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The USSR instead/inside of Europe: Soviet political geography in the 1930s–1950s

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The article addresses the special conditions in Soviet society during the Stalin period that contributed to the emergence of latent ideas about the unique position of the USSR on the map of the world, of Europe in particular. The focus is on pedagogical methods, the theory and practice of cartography, literary and journalistic texts, cinematography, and pop music, all of which present an image of the USSR as the “center of world civilization” and thereby sustain its inculcation in public consciousness. An interesting and significant example is the second edition of the Great Soviet Encyclopedia, launched on Stalin’s initiative and carried out under his patronage (1947). In this context, the logic and the rhetoric of encyclopedia articles on the physical and political geography of Europe must be analyzed as a kind of territorial “crowding out” (vytesnenie) of Europe to the periphery of the Soviet Union. “Crowding out,” not only by geographical but also by ideological illusions of space, which emphasize and reproduce fairy-tale and epic orientations of social self-knowledge, brings the illusory space clearly into view. These means motivate the cyclical movement from centre to periphery and from periphery to centre.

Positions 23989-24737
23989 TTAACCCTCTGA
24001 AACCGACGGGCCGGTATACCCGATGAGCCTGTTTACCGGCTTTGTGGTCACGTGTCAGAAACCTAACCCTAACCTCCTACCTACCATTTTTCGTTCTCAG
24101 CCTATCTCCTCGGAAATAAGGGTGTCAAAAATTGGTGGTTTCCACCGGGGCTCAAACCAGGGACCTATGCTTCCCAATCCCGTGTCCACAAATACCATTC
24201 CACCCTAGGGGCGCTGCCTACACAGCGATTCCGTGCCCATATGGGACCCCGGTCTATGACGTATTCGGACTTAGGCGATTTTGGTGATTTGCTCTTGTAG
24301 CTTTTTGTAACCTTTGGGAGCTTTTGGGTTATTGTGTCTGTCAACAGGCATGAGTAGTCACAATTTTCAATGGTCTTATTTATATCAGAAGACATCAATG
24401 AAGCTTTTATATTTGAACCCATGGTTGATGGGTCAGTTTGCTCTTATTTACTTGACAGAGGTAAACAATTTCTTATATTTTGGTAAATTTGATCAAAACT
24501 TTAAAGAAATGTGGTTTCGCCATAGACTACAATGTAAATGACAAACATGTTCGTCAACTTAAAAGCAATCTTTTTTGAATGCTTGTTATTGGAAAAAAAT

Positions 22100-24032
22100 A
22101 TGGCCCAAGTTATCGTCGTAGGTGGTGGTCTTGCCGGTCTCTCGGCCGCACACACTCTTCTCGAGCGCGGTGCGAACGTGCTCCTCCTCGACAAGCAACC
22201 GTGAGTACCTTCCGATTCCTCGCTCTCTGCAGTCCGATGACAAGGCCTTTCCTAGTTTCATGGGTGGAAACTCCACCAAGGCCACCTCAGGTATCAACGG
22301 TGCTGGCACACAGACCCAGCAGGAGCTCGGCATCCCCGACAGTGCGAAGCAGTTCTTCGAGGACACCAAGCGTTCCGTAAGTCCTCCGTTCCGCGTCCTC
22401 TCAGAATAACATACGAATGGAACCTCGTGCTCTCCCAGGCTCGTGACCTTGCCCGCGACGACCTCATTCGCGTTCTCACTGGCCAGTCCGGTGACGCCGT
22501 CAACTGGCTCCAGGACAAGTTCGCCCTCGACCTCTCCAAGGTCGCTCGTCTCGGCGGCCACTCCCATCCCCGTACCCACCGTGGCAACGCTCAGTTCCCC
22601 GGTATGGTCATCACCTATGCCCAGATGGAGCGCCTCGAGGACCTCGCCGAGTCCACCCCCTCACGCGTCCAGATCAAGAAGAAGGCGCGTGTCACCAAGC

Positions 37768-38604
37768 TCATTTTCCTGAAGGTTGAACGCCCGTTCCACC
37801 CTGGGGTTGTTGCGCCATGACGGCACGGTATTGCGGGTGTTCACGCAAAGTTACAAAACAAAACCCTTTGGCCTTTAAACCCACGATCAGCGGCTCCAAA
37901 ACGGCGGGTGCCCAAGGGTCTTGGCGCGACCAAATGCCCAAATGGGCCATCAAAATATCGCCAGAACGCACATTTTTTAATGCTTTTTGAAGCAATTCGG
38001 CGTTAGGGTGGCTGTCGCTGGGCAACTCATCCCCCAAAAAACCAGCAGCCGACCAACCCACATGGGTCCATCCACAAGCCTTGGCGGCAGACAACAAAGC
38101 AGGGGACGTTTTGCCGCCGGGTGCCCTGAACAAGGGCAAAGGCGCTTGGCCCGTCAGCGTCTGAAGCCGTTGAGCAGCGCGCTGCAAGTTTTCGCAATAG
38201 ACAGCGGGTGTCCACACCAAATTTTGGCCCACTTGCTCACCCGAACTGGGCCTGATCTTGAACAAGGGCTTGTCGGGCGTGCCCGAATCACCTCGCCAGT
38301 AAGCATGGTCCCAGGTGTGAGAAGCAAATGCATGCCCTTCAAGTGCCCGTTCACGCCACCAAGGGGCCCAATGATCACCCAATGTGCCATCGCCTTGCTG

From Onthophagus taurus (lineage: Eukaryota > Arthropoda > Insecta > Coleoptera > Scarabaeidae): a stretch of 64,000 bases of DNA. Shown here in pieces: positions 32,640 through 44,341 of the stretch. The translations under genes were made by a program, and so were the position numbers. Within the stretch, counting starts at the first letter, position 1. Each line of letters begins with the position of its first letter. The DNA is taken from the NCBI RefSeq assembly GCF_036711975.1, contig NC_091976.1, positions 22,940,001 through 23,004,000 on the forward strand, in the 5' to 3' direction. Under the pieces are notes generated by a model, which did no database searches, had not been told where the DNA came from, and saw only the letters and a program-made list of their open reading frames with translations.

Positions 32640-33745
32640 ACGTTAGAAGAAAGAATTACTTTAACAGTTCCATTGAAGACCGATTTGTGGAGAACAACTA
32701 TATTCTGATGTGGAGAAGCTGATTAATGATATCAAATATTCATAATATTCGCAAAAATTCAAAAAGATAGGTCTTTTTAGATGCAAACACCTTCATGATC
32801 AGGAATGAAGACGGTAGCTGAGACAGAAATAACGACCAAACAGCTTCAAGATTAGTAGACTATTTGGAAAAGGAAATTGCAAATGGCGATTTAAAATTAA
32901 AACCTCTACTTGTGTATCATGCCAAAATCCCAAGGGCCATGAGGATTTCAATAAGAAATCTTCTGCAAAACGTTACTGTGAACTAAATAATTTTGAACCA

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  1. 1.

    See in this respect the characteristic representation of travel in Soviet propaganda which used to limit space of virtual movement to the territory of the USSR and often failed to mention foreign countries at all (Gorsuch 2003: 760–785).

  2. 2.

    The apposition of the concept of “civilisation” to Soviet culture and Soviet reality goes back to the book by the English economists and public figures Sidney and Beatrice Webb “Soviet Communism: A New Civilisation”. Majskij lobbied for the publication of the book in Russian translation and found Stalin’s support: in December 1935 the Politbureau issued a decree about “the Webbs’ book ‘Soviet Communism’”, which aimed for having it translated into Russian (Maksimenkov 2005: 404–405). The translation was published in 1937 (Webb, Webb 1937). The copy in Stalin’s library had a dedication by the authors themselves which read: “To Joseph Stalin from the authors with respectful esteem” (Maksimenkov 2004).

  3. 3.

    On the role of geographical didactics and particular the map in the construction of images of reality: Wood 1992. See also the observations on the mutual relations between geographical imagination and the character of the social action of the subject and the collective (Harvey 1990: 418–434).

  4. 4.

    See for example the works on cartography and imperial expansionism (Smith 1994: 491–500; Phillips 1997; Harley 2001).

  5. 5.

    On the significant “gaps” between Collodi’s original fairy tale and Tolstoj’s adaptation: Lipoveckij 2003.


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Correspondence to Konstantin A. Bogdanov.

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Translated from the Russian by Josephine von Zitzewitz.

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Bogdanov, K.A. The USSR instead/inside of Europe: Soviet political geography in the 1930s–1950s. Stud East Eur Thought 62, 401–412 (2010). https://doi.org/10.1007/s11212-010-9124-9

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  • Physical and political geography
  • Encyclopedia
  • USSR
  • Europe